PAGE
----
Altruism less common among children from religious families
Children born and raised within religious households are less likely to be altruistic, a new international study from the University of Chicago claims.
Published by Current Biology and written and researched by professor Jean Decety and his team of psychologists, the study deeply examined the behavior of 1,170 children in six different countries: Canada, Jordan, China, South Africa, Turkey and the United States. The study makes the claim that most of the research done on morality and its relationship with religiousness was conducted on “convenience populations,” or college students from rich, industrialized, democratic societies. This study hoped to gain a broader perspective, using children as their test subjects. Researchers believed that early experiences with religion could influence a child’s moral development.
Using the children’s natural inclinations to either accept and share with others or punish and condemn them, the researchers developed two tests to determine their altruistic sensibilities. For the purpose of this study, researchers defined altruism as a “cost for the donor and [a] benefit for the recipient.”
The first task, called the Dictator Game, tested the children’s ability to share. Each child was given 10 stickers and had a choice to share the stickers with another unseen child. The altruism of the child possessing the stickers was predicated on how many stickers he or she shared with the unseen child.
The second task was meant to measure each child’s moral sensitivity. The children were shown short animations of children being pushed or bumped either accidentally or on purpose. These mundane examples of schoolyard violence were picked specifically to increase accuracy. This was in direct action against other studies that used unrealistic moral situations that these children would most likely never experience. After watching each clip, each child was asked how mean the behavior of the cartoon children was and what kind of punishment the wrongdoer deserved.
In tandem, parents of these children completed questionnaires about their religious affiliations, along with their personal thoughts, beliefs and perceptions. Three major groups appeared, including Christians, Muslims and the non-religious, with other denominations being too few in sample size to research effectively. The parents were also asked about how righteous and empathic their children were.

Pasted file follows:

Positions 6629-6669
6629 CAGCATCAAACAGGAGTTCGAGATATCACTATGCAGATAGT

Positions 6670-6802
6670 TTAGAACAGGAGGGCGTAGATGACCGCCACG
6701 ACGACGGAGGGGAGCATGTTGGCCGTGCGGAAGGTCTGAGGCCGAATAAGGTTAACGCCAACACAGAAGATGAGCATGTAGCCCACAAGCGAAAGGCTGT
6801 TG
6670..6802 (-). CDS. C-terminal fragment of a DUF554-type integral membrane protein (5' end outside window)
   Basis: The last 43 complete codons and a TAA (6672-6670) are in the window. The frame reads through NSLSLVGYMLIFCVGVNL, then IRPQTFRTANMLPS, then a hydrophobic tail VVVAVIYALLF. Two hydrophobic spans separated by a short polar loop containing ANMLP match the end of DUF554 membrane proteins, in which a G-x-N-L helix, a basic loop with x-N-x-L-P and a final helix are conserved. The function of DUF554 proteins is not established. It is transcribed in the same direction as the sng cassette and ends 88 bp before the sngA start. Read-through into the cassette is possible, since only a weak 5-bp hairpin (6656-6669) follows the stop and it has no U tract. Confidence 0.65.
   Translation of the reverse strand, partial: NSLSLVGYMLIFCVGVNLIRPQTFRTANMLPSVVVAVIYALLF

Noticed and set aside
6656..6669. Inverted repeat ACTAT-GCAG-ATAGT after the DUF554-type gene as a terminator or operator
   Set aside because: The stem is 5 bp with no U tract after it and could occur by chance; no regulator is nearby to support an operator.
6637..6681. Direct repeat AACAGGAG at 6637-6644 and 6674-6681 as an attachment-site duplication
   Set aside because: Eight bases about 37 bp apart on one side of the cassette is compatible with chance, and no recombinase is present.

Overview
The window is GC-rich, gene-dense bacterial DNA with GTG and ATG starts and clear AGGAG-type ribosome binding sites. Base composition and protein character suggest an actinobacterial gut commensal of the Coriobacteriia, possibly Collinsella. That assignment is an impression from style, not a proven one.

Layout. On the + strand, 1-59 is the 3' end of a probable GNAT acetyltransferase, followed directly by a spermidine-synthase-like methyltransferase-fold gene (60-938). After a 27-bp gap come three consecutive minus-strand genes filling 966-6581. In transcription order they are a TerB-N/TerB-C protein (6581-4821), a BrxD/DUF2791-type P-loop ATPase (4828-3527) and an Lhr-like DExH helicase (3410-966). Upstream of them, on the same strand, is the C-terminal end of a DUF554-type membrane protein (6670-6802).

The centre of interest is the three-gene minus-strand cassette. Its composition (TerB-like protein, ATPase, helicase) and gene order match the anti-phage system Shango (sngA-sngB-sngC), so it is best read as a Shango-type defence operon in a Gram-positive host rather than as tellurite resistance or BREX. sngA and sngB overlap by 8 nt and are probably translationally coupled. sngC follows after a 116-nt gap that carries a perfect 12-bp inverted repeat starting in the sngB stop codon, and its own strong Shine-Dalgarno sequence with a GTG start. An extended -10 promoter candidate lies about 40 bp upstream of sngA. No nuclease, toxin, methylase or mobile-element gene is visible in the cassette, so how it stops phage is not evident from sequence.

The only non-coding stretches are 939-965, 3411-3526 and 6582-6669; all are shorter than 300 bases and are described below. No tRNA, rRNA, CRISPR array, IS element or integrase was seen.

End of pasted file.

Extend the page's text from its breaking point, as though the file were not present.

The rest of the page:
It was recorded that parents of religious households frequently ranked their children as more empathic and attuned to the plight of others. However, the results of the study found the truth to be the complete opposite.
“Our findings contradict the common-sense and popular assumption that children from religious households are more altruistic and kind toward others. In our study, kids from atheist and non-religious families were, in fact, more generous,” said Decety.
While consistent with previous studies, which revealed that children became more generous as they aged, the study revealed that children from Muslim and Christian households were less likely to share their stickers than children from non-religious households. Religious children also found interpersonal conflict and harm to be more “mean” than non-religious children did, leading to these children appearing less altruistic and more judgmental toward others. Children from religious homes were more likely to condemn anti-social behavior and enforce harsher punishments for such behaviors. This is supported by other studies that claim that religiousness is often tied to negative and severe attitudes toward interpersonal wrongdoings, with a direct correlation between the extremity of religious devotion and harshness of attitude. The study gives the example of fundamentalists in Christianity, who often advocate for more punitive measures and “harsher corrections” than their non-fundamentalist counterparts.
The study also asserts that religion forced a greater impact on children across time, saying that, “[T]he negative relation between religiousness and spirituality and altruism changes across age, with those children with longer experience of religion in the household [exhibited] the greatest negative relations.”
As a child ages, their interactions with their religious households cause them to be less altruistic and more judgmental than their non-religious peers.
The study goes on to call for a reevaluation of morality, questioning the place of religion within society as a whole.
“[The findings of the study] call into question whether religion is vital for moral development, supporting the idea that the secularization of moral discourse will not reduce human kindness—in fact, it will do just the opposite,” the study claims.
The study calls into question the long-standing belief held by many people that a higher level of religious fortitude is directly correlated with a higher level of morality, thus allowing for a greater discourse into what the results mean for religious people versus non-religious people and why the researchers arrived at that conclusion.